Ceramics, Hockey, and the Subject of Regret | Teen Ink

Ceramics, Hockey, and the Subject of Regret

July 18, 2015
By N.R.Anon PLATINUM, Ayer, Massachusetts
N.R.Anon PLATINUM, Ayer, Massachusetts
21 articles 0 photos 7 comments

Favorite Quote:
"Don't be like so many writers, don't be like so many thousands of people who call themselves writers." (Charles Bukowski, So You Want to be a Writer)

Regret is a funny thing. A year or two ago, I was talking with this guy from my school's hockey team in my ceramics class (neither one of us wanted to be there) and we were brainstorming ideas about how to get out of the class without our instructor noticing. The plan was to forge a hall pass, sneak out through the art closet’s back door and hide out in the library until the bell rang. It was a good plan, but neither one of us particularly wanted to get on this teacher’s bad side, so we were just planning our escape for the sheer delight that came with feeling like we could come so close to breaking the school rules, even though we never did. Now, you’re probably wondering what all this has to do with regret. Well, hang on. I’m getting to that.

While we were sitting at our assigned table I decided to have a little fun. I looked around suspiciously, before leaning over the table and stating, very seriously, that I was considering breaking out of the art room and going down and taking a nap in the auditorium, but that I didn’t think I’d be able to forge a pass well enough. Of course, I was kidding, and we both knew that we were stuck there until the end of the period. That couldn’t stop us from joking around, and that was exactly what I was doing. He looked at me and laughed, getting the correct feeling that I wasn’t serious in the slightest.

“Yeah, well…You miss a hundred percent of the shots you don’t take,” He said simply as if it was nothing, before going back to sculpting what would later turn out to be a very poor, rectangular likeness of a Rubix Cube. We didn’t talk much for the rest of the class.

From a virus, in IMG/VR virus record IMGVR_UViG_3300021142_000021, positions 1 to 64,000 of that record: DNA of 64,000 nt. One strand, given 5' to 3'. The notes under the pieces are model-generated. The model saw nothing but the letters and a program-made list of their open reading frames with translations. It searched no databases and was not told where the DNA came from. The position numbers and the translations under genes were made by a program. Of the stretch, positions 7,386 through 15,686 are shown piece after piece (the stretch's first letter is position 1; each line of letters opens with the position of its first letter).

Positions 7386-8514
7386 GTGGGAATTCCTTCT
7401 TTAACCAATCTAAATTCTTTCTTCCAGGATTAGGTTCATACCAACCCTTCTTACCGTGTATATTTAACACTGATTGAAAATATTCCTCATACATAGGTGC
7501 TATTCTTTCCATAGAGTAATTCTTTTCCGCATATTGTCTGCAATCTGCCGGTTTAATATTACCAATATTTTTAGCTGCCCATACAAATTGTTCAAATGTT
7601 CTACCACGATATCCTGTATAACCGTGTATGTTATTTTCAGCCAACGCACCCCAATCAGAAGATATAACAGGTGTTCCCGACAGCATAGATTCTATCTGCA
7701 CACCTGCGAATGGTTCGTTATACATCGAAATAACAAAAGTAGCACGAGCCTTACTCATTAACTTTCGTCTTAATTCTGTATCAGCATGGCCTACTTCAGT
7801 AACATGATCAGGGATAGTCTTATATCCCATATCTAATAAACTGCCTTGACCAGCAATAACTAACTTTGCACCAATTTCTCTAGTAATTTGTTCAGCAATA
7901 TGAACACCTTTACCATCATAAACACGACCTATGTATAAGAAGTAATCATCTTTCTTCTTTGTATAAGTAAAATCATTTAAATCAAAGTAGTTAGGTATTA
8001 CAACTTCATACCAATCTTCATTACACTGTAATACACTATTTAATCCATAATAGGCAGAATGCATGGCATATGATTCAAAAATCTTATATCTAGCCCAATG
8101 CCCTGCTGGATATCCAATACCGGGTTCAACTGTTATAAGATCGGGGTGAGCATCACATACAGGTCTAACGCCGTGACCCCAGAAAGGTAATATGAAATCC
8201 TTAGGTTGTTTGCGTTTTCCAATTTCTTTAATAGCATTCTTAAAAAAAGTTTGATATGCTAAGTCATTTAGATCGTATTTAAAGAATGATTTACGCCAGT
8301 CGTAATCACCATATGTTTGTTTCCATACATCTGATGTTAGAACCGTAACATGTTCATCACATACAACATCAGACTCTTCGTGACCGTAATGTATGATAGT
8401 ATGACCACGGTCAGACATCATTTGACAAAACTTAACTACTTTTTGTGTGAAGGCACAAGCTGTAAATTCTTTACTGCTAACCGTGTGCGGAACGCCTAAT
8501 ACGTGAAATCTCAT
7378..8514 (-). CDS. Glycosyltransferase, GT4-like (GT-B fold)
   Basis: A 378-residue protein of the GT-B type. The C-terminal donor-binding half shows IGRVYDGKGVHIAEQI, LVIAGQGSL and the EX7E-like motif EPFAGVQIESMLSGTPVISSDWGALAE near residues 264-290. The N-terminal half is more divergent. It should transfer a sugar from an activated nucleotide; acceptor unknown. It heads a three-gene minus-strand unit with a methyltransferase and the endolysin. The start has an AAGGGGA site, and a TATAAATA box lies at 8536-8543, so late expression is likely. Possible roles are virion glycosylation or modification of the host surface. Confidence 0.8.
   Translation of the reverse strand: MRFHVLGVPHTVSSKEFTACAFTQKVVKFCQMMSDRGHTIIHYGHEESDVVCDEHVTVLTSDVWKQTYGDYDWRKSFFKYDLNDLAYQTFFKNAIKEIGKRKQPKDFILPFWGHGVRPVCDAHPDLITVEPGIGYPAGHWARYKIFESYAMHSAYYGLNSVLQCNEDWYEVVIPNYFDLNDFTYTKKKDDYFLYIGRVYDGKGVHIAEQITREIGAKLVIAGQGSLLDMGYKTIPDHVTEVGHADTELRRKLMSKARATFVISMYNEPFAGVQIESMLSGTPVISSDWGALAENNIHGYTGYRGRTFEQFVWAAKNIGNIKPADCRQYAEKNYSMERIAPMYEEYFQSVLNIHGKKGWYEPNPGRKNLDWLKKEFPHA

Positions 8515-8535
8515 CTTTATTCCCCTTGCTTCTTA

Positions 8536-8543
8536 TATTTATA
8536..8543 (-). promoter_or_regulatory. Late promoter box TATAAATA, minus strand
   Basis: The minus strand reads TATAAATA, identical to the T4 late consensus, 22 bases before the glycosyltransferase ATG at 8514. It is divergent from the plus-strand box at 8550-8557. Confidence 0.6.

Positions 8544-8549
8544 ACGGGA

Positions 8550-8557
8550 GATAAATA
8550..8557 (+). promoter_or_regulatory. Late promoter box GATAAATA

I don’t know why, but that quote made me think. The quote, I later learned, is by Wayne Gretzky, a retired Canadian ice hockey player, and although I don’t play hockey (or even watch it), I will probably remember that quote for the rest of my life.

Regret, right. This was supposed to be about regret.

No one wants to regret anything, really. I suppose, in the long run, regret really sticks with you. The constant questions of “what if?” What if I’d stayed at that party five minutes longer? What if I’d gone on that second date? What if I’d never posted that on Facebook? No one wants to be continually questioning themselves; I know I don’t. And that quote, that quote explains that perfectly.

Imagine you're in a hocky game, and you have…say, a hundred shots. And you hold onto all of them, waiting for that perfect moment, expecting but never acting; at the end of the game you’re left with all your shots but nothing else. It’s the same with life. We’re given our entire lives to live, and there’s so much we could do- and yet so many people limit themselves to doing so little. We have these short little lives on this earth, and we’re given our shots to make the most of what we have. So many people waste so much time on just waiting for their perfect moment, when in reality, perfection might not be what they’re wanting. Everyone wants to look back on their lives and feel that they’ve done something meaningful, but in order to do that, they have to take some shots. Sure, you might miss a few. You might even fail horribly. Or, you could succeed. In the end, it doesn’t matter how many shots you had, but what you did with them.

Funny, how such deep, philosophical concepts can arise from a spur-of-the-moment conversation about skipping class…But hey, you miss a hundred percent of the shots you don’t take. (Although I don’t think Wayne Gretzky was referring to skipping your ceramics class when he said that.)

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